Is my broker/lender ethical?

With the complexity of the mortgage process and the large fees at stake, some loan providers seek to profit at your expense. To make sure you are being treated ethically, you should:

  • Watch out for specific unethical practices
  • Use our Borrower's Bill of Rights to ask direct questions
  • Benchmark rates and fees using this site

Unethical Practices

Here are the most common problems people encounter:

Rate Lowballing

Unethical loan providers deliberately quote a price on the phone that is too good to be true. As the loan approaches the closing date, the low price disappears. The change is blamed on higher market rates.

Loan providers cannot legally be held to their quotes since rates fluctuate everyday. Unethical providers can hide behind a big smoke screen of "market fluctuations".

Of course, when real mortgage rates do rise, unlocked loans rates can legitimately rise.

To protect yourself from lowballing you should:

  • Get the rate quote in writing.
  • Discuss locking the rate ASAP. If the provider has no intention of honoring the rate, discussing a rate lock will make him/her very nervous. This is one of the reasons we generally recommend locking your rate ASAP (see our when to lock? tutorial).
  • Get the lock in writing. The provider should be willing to lock your rate as soon as you have been qualified and give it to you in writing.
  • Monitor rate benchmarks, such as the 10-year Treasury note and mortgage averages on sites like If benchmarks are not rising, generally neither should your mortgage rate.
  • Educate yourself, ask a lot of questions, and follow your instincts.

Hidden Fees

Slipping Things by You

Some lenders will hurry you to finish paperwork so that you don't catch items that might work against you. Read everything. Don?t sign anything until you've read it through and understand it completely. If a mortgage lender is trying to rush you, walk away. And under no circumstances should you sign anything if there are blanks that haven't been filled in. Insist that everything be filled in first. Anything left blank should be crossed off or marked with "N/A".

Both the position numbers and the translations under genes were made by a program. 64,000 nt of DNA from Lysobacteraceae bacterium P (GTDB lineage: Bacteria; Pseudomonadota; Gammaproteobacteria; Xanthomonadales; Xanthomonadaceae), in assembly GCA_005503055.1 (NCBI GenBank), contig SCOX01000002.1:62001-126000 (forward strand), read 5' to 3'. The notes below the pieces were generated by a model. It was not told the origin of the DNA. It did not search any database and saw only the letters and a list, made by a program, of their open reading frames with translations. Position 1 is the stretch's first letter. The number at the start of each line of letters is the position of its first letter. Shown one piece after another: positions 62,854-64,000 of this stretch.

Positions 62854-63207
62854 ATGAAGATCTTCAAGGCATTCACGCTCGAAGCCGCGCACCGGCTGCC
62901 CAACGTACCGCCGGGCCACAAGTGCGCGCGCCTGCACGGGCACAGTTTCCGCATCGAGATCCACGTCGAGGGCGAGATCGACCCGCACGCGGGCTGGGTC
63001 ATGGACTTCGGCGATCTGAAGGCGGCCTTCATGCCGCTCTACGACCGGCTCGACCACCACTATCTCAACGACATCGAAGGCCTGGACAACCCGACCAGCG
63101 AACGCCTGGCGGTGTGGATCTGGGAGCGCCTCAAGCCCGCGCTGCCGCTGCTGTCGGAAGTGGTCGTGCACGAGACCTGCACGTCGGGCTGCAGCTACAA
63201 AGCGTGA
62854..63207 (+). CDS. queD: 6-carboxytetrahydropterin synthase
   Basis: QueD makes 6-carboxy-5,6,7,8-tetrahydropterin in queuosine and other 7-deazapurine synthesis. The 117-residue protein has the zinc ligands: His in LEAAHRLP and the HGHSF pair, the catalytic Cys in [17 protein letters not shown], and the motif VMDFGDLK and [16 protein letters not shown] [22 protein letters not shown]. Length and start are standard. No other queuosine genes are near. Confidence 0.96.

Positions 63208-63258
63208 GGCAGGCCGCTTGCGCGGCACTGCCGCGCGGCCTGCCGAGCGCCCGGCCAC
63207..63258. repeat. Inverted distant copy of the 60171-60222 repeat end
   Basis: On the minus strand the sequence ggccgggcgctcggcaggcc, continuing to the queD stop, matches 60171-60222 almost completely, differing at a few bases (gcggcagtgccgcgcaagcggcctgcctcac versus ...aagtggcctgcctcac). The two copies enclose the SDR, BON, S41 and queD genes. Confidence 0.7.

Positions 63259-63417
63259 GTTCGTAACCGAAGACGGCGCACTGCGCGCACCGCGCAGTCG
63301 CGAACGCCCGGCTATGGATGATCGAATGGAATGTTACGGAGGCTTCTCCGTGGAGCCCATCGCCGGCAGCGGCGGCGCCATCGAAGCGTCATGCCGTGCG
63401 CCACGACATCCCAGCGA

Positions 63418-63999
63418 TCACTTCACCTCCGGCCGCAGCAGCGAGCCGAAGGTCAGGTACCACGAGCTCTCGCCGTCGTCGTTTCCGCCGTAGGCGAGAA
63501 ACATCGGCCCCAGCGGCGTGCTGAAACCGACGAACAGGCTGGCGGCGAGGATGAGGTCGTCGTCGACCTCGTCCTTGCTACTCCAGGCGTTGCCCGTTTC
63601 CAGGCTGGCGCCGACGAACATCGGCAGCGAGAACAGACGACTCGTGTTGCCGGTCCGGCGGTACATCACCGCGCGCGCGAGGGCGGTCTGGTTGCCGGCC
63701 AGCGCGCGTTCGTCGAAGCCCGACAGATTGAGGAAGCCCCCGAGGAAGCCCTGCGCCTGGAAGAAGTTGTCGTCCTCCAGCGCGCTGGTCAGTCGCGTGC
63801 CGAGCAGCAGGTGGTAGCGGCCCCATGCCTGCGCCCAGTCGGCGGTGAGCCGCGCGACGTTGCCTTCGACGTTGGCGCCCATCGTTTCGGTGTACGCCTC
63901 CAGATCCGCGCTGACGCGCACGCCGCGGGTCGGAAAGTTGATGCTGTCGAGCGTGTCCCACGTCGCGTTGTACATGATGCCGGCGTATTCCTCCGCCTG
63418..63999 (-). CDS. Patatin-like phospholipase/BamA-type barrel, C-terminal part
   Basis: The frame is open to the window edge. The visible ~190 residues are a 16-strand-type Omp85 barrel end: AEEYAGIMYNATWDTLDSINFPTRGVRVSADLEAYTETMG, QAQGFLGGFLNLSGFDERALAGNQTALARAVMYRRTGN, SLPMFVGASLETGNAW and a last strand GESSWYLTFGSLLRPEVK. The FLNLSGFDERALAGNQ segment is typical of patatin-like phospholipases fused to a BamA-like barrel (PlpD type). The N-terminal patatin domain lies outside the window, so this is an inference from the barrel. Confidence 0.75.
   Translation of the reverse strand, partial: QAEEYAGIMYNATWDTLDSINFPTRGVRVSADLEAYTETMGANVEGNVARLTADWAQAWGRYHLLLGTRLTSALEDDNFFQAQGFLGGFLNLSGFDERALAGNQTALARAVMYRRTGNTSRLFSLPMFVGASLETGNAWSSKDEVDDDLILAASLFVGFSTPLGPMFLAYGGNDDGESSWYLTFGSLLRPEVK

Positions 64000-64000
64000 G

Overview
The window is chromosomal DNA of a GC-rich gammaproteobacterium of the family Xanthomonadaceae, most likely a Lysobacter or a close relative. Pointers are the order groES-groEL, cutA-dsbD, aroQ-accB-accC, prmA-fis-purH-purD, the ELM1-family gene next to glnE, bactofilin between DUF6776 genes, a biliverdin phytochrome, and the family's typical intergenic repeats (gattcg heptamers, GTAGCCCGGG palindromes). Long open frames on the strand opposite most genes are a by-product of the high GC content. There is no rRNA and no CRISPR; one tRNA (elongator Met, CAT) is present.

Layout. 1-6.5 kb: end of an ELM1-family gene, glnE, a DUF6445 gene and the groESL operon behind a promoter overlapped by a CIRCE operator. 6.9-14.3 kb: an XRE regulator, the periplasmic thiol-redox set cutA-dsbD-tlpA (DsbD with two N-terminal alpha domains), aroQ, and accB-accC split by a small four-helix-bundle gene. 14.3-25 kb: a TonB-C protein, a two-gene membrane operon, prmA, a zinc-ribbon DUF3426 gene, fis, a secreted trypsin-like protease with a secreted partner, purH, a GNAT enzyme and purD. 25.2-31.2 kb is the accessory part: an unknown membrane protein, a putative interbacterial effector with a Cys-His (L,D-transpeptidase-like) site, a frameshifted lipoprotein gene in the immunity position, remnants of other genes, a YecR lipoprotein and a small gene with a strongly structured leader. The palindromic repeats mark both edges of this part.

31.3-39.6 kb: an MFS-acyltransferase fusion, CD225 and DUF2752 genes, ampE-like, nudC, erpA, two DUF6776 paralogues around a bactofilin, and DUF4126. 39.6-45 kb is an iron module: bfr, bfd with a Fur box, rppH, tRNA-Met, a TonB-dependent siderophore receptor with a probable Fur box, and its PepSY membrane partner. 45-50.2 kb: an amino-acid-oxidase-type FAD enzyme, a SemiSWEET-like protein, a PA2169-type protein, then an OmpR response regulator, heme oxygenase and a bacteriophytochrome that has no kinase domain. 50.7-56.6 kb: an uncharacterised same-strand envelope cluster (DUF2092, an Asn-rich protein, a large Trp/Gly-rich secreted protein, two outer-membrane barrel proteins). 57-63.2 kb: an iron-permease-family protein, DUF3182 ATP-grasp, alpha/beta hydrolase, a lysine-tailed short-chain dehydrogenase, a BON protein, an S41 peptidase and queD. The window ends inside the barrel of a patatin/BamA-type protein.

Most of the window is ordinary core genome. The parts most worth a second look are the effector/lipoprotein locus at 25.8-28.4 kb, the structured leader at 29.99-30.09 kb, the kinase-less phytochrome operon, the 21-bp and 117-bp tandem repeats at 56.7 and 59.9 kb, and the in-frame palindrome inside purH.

Marking Up Third Party Fees

Making Your Credit Score Seem Worse Than It Is

Know your credit score and how it will affect loan terms. It's a good idea to talk to several lenders and brokers about your credit score. After talking with a few, you'll start to get a feel for the impact your score will have on a mortgage loan. Just like with mark-ups, there will be some variance in what you hear from one lender to the next, but you?ll be able to determine the range of answers that's acceptable. Avoid lenders who make your credit score seem worse than it is.

Lying About Timing

Ask your broker/lender tough questions

Asking about rates isn?t enough; you need to know about the lender's mark-up and other fees. Most third-party lenders add a margin to the market rates. That?s how they make their money. The mark-up isn't unethical, but the amount may be. If your lender isn't willing to disclose his margin or other fees, you need to find another lender. An ethical lender will not only disclose his fees, but will put them in writing. If your lender does disclose his fees, and they're not in line with other brokers, it's another potential red flag. Mark-ups will vary among brokers and lenders, but they should all be within the same range. Be wary of anyone who offers an unusually high (or low) mark-up.